The Haney Group Latest Articles: Server Crash Spurs 3-Hour Nasdaq Halt
Server Crash Spurs 3-Hour Nasdaq Halt as Data Link Lost
The interruption that froze half the U.S. stock market last week began with a routine notice.
“NYSE Arca is currently experiencing an issue processing customer messages on routed orders in Tape C symbol range ‘TACT’ through ‘ZYY.C,’” read an alert for traders received by Bloomberg News at 10:17 a.m. on Aug. 22. “Will advise.”
The brevity of the message belied its significance. Computers at the world’s biggest exchange operators were having difficulty communicating. Within two hours, trading stopped in more than 2,000 U.S. stocks. The three-hour shutdown was the latest in a series of failures to disrupt increasingly complicated markets, prompting the Securities and Exchange Commission to push for rules requiring executives to improve the reliability of their technology.
“Every time we have a glitch like this, it just knocks a little bit more investor confidence off the table,” said Seth Merrin, chief executive officer of Liquidnet Holdings Inc., a private trading platform that competes with the public exchanges, in an interview on Bloomberg Television. “This kind of scenario should have been thought of and practiced between all of the different participants.”
The disruption underscored how quickly the integrity of the U.S. stock market, which has a value of almost $20 trillion, can be threatened as orders to buy and sell shares are matched on more than 50 exchanges and alternative electronic venues. While the outage highlighted what can arise when exchange computers fail, past malfunctions have shown how faulty use of a trading algorithm by a single brokerage or investment firm can roil the entire system.
A fault today halted transactions on Deutsche Boerse AG (DB1)’s Eurex unit, Europe’s largest derivatives market, for about an hour through 9:20 a.m. Frankfurt time.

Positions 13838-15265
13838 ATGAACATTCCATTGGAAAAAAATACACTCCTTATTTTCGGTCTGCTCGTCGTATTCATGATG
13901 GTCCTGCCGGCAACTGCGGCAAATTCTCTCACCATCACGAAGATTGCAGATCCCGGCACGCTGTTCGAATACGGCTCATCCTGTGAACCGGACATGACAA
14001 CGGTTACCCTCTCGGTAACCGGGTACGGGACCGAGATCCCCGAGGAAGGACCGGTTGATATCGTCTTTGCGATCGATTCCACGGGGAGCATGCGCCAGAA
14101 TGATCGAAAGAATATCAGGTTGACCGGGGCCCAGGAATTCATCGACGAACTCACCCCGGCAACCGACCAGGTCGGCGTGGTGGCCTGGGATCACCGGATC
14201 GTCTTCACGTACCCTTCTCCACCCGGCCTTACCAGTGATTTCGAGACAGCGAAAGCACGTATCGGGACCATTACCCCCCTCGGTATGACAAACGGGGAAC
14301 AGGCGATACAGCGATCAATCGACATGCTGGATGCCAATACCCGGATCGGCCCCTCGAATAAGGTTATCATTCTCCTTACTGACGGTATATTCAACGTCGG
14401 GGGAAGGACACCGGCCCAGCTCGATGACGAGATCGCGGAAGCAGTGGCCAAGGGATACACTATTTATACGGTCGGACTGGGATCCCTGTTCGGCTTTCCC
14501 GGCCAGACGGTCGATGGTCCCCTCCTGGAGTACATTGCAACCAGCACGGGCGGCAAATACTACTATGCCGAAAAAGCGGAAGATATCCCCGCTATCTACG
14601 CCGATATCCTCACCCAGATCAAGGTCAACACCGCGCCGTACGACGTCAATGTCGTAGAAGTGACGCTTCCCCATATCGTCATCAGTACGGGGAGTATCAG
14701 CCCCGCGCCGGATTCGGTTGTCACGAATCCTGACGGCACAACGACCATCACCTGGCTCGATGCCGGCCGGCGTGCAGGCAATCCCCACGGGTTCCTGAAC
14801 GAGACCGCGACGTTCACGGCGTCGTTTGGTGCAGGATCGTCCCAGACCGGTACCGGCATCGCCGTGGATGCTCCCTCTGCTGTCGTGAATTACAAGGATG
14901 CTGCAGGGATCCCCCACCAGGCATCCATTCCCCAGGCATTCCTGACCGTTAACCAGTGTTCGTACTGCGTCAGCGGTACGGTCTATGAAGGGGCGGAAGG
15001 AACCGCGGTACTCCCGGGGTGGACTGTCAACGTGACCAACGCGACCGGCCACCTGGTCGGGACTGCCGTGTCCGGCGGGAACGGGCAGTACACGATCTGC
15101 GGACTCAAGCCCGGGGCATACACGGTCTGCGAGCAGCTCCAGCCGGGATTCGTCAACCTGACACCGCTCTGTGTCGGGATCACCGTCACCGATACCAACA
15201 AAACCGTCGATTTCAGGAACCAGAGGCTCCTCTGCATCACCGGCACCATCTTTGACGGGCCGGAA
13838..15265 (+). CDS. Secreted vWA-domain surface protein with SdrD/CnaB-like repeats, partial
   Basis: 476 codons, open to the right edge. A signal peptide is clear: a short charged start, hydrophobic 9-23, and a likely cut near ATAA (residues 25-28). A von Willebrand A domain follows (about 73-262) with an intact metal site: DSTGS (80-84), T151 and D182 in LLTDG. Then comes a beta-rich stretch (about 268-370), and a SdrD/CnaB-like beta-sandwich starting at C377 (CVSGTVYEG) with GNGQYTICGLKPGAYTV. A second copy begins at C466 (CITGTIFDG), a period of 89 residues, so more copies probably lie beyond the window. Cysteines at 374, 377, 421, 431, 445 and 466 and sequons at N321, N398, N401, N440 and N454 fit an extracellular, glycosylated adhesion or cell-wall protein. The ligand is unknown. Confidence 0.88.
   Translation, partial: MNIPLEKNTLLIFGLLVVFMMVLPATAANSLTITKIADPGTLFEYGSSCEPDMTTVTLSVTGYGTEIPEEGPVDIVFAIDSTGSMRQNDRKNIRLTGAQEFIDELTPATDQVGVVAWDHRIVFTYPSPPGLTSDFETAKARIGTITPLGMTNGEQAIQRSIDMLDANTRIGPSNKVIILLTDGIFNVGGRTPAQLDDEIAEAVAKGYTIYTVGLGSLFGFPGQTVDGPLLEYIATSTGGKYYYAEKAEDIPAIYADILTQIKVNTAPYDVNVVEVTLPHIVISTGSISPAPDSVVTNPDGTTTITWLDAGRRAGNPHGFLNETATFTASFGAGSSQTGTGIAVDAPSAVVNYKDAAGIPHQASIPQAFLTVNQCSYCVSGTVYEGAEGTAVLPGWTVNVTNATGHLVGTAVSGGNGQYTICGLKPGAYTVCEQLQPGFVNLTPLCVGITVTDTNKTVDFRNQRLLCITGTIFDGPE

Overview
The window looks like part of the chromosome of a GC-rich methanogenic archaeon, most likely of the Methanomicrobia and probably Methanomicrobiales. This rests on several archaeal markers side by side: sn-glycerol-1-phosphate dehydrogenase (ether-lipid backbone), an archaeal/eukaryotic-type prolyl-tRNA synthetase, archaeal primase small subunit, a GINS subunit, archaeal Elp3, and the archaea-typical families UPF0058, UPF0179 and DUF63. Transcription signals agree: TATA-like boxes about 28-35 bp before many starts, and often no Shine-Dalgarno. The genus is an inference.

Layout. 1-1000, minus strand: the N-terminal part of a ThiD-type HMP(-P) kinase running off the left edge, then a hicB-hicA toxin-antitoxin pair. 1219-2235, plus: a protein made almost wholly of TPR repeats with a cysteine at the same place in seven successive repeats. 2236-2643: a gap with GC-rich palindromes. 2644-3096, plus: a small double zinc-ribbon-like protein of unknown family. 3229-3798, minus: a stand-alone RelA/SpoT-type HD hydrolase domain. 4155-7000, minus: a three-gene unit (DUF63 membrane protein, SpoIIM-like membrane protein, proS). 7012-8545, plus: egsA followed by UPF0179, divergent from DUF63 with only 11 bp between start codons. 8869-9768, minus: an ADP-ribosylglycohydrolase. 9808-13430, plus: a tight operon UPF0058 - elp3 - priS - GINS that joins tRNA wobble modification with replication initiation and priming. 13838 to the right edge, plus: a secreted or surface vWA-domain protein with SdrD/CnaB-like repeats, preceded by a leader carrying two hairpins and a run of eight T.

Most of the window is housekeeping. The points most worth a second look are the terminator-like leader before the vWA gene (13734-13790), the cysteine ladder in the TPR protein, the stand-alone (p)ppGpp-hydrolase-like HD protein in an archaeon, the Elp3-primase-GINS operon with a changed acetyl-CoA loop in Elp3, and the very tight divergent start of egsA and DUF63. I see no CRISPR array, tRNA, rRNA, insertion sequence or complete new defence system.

One result of last week’s shutdown may be the development of a backup data feed to compile and disseminate price quotes, according to Robert Greifeld, the chief executive officer of Nasdaq OMX Group Inc. SEC Chairman Mary Jo White, a former prosecutor, responded to the failure by vowing to finish a rule proposed in March to require exchanges to test the reliability of their technology.
“We have to improve our defensive-driving ability,” Greifeld said on Bloomberg Television Aug. 23. “We have to always be thinking, what can go wrong in the external environment, how can we get body blows that don’t impact us.”
Aug. 22 started off without signs of trouble in the U.S. equity market, where an average of 6.2 billion shares traded each session this year.
Benchmark indexes opened higher, with the Standard & Poor’s 500 Index rebounding from a six-week low, as reports on global manufacturing and the American labor market eased concern about the Federal Reserve’s plans to reduce its $85 billion in monthly bond purchases used to help stimulate the economy.
After the first warning by Arca, owned by New York Stock Exchange-operator NYSE Euronext (NYX), e-mails from exchanges on system abnormalities started to pile up in traders’ inboxes. Three minutes after the initial communication, Lenexa, Kansas-based Bats Global Markets Inc., the fourth-biggest U.S. stock exchange, dispatched an alert that said it stopped sending orders to NYSE Arca as a precaution.
A connection was disrupted between Arca’s machines and the Nasdaq Stock Market data facility in Carteret, New Jersey, according to two people with direct knowledge of the situation. Arca’s server tried to connect to a computer system known as the securities industry processor, or SIP, which is run and maintained by Nasdaq and overseen by a committee of experts from exchanges.